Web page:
Hello,

We noticed you're browsing in private or incognito mode.

To continue reading this article, please exit incognito mode or log in.

Not an Insider? Subscribe now for unlimited access to online articles.

Kevin Bullis

A View from Kevin Bullis

Speeding New Materials for Nukes

Future nuclear power plants could benefit from advanced computer models.

  • November 26, 2007

Next-generation nuclear power plants could produce much less waste than conventional reactors, eliminating a serious objection to a potentially abundant and otherwise clean source of energy. But the new technology requires materials that can withstand both high temperatures and radiation. Using conventional methods, it could take decades to develop such materials. But new computer simulations could cut this time down to months, says Steven John Zinkle, a researcher at Oak Ridge National Laboratory. Zinkle presented his recent work at the Materials Research Society conference in Boston.

The materials proven to work in today’s nuclear power plants operate within a small range of temperatures that won’t work in many new designs. Outside that range, the materials can become brittle or develop holes that make them look like “Swiss cheese,” Zinkle says. But researchers are learning that changing the composition of an alloy by a fraction of a percent can change its operating temperature by hundreds of degrees. Tweaking the heat treatment of the materials can also have a big effect. The problem is that sorting through the large number of possible subtle changes can take a very long time.

Zinkle says that computer modeling is making it possible to shrink development times from decades to months. Models allow researchers to quickly evaluate subtle changes without having to go through the time-consuming process of making a lot of slightly different materials. As a result, researchers have been able to identify small changes that, for example, transform materials that would normally break apart after a couple of days into materials that last for years without showing significant damage.

Oak Ridge researchers have already demonstrated the techniques with new materials for diesel engines, and they’re applying the techniques to speed the development of more environmentally benign nuclear power plants.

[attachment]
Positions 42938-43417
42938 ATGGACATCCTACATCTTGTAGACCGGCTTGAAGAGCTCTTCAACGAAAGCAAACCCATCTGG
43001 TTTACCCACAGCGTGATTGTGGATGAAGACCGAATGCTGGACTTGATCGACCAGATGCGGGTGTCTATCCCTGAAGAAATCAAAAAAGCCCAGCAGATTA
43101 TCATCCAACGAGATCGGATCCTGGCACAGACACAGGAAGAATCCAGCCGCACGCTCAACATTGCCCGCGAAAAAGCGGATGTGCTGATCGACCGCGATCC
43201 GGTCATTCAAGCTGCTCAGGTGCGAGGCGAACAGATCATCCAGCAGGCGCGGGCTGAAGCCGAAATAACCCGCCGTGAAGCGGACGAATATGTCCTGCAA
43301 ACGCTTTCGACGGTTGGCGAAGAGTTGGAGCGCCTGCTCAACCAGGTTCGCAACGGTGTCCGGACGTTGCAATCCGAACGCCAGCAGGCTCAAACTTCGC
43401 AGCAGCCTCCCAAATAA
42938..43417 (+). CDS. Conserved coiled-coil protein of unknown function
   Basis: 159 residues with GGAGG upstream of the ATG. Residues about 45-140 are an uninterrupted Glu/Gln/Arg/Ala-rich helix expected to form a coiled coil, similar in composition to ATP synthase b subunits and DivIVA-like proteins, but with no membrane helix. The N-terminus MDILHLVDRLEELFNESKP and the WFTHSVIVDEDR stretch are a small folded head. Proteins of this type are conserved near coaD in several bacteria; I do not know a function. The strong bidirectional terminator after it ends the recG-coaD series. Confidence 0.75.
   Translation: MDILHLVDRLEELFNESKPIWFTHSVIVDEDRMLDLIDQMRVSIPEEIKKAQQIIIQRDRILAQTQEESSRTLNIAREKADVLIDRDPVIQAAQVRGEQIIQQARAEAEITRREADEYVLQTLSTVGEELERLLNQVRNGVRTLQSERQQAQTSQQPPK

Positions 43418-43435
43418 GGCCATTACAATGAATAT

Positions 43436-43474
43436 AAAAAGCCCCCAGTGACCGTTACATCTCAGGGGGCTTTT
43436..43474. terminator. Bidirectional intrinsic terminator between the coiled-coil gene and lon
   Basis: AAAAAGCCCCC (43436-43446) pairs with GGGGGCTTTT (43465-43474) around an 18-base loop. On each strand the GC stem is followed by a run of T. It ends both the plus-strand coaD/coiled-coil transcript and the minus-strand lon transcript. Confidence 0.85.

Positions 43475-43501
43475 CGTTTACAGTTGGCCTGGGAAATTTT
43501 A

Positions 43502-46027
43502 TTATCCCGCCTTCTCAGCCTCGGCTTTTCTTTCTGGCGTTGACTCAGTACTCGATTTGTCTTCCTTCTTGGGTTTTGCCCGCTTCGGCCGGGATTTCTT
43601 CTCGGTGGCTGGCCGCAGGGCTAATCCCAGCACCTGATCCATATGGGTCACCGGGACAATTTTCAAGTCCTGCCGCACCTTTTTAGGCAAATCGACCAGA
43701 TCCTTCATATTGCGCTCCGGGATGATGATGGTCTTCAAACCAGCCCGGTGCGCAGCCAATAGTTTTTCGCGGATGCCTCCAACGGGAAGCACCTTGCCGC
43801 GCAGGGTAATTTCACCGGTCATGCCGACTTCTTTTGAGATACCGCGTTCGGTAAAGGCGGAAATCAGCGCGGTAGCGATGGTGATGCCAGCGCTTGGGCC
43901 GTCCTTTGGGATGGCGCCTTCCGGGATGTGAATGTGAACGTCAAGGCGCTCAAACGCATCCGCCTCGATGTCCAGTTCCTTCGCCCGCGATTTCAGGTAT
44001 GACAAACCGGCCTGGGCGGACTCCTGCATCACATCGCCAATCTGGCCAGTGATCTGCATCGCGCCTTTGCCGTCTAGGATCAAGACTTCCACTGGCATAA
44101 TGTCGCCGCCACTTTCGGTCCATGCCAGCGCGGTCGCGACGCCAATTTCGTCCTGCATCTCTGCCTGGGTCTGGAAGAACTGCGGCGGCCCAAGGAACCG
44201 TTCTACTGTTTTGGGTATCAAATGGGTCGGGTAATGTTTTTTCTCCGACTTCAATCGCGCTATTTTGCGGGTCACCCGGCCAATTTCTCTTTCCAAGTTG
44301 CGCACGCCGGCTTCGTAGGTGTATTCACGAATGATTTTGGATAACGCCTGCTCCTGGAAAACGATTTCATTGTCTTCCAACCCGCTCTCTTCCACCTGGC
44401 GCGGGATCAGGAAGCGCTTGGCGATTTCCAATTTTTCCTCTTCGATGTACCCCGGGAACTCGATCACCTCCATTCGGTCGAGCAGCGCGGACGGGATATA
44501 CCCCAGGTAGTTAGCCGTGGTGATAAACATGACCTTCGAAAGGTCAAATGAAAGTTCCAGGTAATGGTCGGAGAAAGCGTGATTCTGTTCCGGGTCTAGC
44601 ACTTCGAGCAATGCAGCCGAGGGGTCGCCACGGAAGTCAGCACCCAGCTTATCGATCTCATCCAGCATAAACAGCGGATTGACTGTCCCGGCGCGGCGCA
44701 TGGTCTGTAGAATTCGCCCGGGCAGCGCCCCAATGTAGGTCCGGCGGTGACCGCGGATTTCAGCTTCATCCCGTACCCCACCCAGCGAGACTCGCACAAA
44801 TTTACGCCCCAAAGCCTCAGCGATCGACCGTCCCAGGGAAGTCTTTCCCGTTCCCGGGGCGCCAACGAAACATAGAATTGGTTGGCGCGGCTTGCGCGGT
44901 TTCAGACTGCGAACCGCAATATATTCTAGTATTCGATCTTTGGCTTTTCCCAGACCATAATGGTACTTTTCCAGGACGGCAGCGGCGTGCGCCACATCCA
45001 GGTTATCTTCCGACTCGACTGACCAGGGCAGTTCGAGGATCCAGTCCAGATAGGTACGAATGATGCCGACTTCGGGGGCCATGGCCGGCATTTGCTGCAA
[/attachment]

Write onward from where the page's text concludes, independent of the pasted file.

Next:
Couldn't make it to EmTech Next to meet experts in AI, Robotics and the Economy?

Go behind the scenes and check out our video
More from Sustainable Energy

Can we sustainably provide food, water, and energy to a growing population during a climate crisis?

Want more award-winning journalism? Subscribe and become an Insider.
  • Insider Plus {! insider.prices.plus !}* Best Value

    {! insider.display.menuOptionsLabel !}

    Everything included in Insider Basic, plus the digital magazine, extensive archive, ad-free web experience, and discounts to partner offerings and MIT Technology Review events.

    See details+

    Print + Digital Magazine (6 bi-monthly issues)

    Unlimited online access including all articles, multimedia, and more

    The Download newsletter with top tech stories delivered daily to your inbox

    Technology Review PDF magazine archive, including articles, images, and covers dating back to 1899

    10% Discount to MIT Technology Review events and MIT Press

    Ad-free website experience

  • Insider Basic {! insider.prices.basic !}*

    {! insider.display.menuOptionsLabel !}

    Six issues of our award winning print magazine, unlimited online access plus The Download with the top tech stories delivered daily to your inbox.

    See details+

    Print Magazine (6 bi-monthly issues)

    Unlimited online access including all articles, multimedia, and more

    The Download newsletter with top tech stories delivered daily to your inbox

  • Insider Online Only {! insider.prices.online !}*

    {! insider.display.menuOptionsLabel !}

    Unlimited online access including articles and video, plus The Download with the top tech stories delivered daily to your inbox.

    See details+

    Unlimited online access including all articles, multimedia, and more

    The Download newsletter with top tech stories delivered daily to your inbox

/3
You've read of three free articles this month. for unlimited online access. You've read of three free articles this month. for unlimited online access. This is your last free article this month. for unlimited online access. You've read all your free articles this month. for unlimited online access. You've read of three free articles this month. for more, or for unlimited online access. for two more free articles, or for unlimited online access.